More than anything, doing a genre specific radio show just became more and more challenging over time. Hip-hop, which for a while had an iron grip on my imagination and passion, was becoming less and less appealing to me for various reasons. It was getting to the point where I was having a hard time filling four hours with records that I loved, which wasn’t the case when I started. I suppose the routine of it was getting to me too, and the fact that the show required so much preparation on my part was frustrating because I had to do all the work by myself, from getting the music, to setting up the turntables and monitors, to engineering the show the best I could while djing to breaking it all down and traveling all the way downtown at 6am. It was physically really demanding. But more than anything, I was falling out of love with hip-hop music to be honest, and finding myself playing records I wasn’t so into. As the scene became more fractured, I did gravitate towards the harder stuff but not because it was thuggish. I have always listened to music before lyrics, which are secondary to me. I was always into beats, and over time, the more hardcore hip-hop just had better beats to me. The jazzier, lighter stuff- the backpack rap- to me was always very derivative. It was like heads were trying to recreate what De La Soul and Tribe had already perfected, as if they were trying to reincarnate an era that had passed. To this day, I think the best music walks that line between familiar and avant-garde. If it goes in either direction too much, then it becomes either cheese or experimental, and I’m not down with either. As I started to show up to KCR with less consistency, or show up late, Bobbito emerged as Cucumber Slice, and he got a chance to decide what got played on the show, which tended to lean heavily in the experimental direction. I was not too happy with that, but I guess i didn’t bug me enough to show up for every show. What bothered me most about it was that people were starting to associate me with music that I was practically allergic to.
8. When did you really start losing interest in rap and why? How did it affect your sets in the clubs? I really associate the early 00′s with rock music becoming popular in clubs and a few dj’s like you, me and Roctakon being in the forefront of that. Tell us about Tribeca Grand Mondays and that whole pre-Serato era.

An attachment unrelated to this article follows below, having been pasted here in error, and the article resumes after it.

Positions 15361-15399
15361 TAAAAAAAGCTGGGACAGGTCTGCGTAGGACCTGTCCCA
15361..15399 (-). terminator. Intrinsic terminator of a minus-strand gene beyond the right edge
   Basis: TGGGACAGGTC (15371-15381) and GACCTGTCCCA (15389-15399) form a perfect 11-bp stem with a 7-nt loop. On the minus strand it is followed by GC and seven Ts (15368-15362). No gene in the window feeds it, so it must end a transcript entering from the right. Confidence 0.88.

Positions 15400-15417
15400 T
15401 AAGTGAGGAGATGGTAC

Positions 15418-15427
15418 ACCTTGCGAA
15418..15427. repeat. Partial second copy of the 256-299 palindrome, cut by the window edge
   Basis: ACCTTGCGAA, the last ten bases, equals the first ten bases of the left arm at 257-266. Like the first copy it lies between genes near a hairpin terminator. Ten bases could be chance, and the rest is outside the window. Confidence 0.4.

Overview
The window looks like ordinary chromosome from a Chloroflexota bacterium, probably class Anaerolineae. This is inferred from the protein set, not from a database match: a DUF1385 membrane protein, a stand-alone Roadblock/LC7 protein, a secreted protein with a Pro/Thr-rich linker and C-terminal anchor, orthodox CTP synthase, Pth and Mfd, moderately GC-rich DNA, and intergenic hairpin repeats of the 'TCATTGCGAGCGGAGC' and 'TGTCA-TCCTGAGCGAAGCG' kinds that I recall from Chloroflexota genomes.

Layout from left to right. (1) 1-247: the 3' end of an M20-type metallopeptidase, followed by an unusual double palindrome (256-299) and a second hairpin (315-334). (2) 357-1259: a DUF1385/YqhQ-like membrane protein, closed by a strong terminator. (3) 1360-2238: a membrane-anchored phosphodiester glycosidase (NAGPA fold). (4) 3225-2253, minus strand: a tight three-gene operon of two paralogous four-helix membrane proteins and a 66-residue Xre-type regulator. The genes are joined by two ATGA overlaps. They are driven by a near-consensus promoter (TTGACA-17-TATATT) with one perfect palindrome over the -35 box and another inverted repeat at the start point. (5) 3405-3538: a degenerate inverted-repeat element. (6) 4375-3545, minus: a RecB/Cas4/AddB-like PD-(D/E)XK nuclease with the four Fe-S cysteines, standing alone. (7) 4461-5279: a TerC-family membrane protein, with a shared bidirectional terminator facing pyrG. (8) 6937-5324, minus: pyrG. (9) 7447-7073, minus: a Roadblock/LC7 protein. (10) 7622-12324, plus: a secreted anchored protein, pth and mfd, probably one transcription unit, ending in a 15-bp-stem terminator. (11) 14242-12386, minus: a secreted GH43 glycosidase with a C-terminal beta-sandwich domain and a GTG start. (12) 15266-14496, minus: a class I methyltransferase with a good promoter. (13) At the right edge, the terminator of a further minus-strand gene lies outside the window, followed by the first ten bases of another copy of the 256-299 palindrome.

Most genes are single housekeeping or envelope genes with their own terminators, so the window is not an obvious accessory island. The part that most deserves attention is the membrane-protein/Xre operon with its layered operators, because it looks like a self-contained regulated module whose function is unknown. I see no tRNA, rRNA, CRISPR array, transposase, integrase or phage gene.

My interest in rap started waning in 1996, which, ironically, is the year that I got on Hot 97. There were so many factors that went into it. As hip-hop became more mainstream, the whole scene lost a lot of its meaning. Artists were making music with the goal of getting on radio, and the music suffered for it. And as hip-hop became a lucrative business, it saw the influx of all kinds of people I was less than thrilled to interact with, whether it be drug dealer managers or clueless neophyte label heads who overnight started wearing sneakers, baggy pants and rocking Caesar cuts. The music started to sound like a corny minstrel show, and even though I was into some of it, by 2,000 I knew that it was only because I was on the radio that I was even paying attention to hip-hop, and that if I didn’t have a show, I’d probably care very little about it. So when my show was taken away from me so unceremoniously, I was able to take a deep, long breath, feeling a little bit free from what started as a love but turned into a burden. Tribeca Grand Mondays, which started at 60 Thompson, was a chance to do me without any expectations. For a few weeks, it was actually just me in the 60 Thompson lounge playing records for a handful of friends. I decided that I would only play music that we would never hear in clubs which ended up being a mix of 1970′s AM gold, light rock, 80′s pop, heavy metal, 60′s British rock, really whatever. This was pre-Serato, all vinyl, and I really dove deep into it. After two months, we had moved the party to the Tribeca Grand and we were pulling 1,600 people – on a Monday night! A lot of djs came to that party and I feel that it was really influential in opening up the stale downtown dj format to incorporate a lot more variation as well as turning a lot of djs on to specific records. Looking back at some of the trainspotting, I laugh.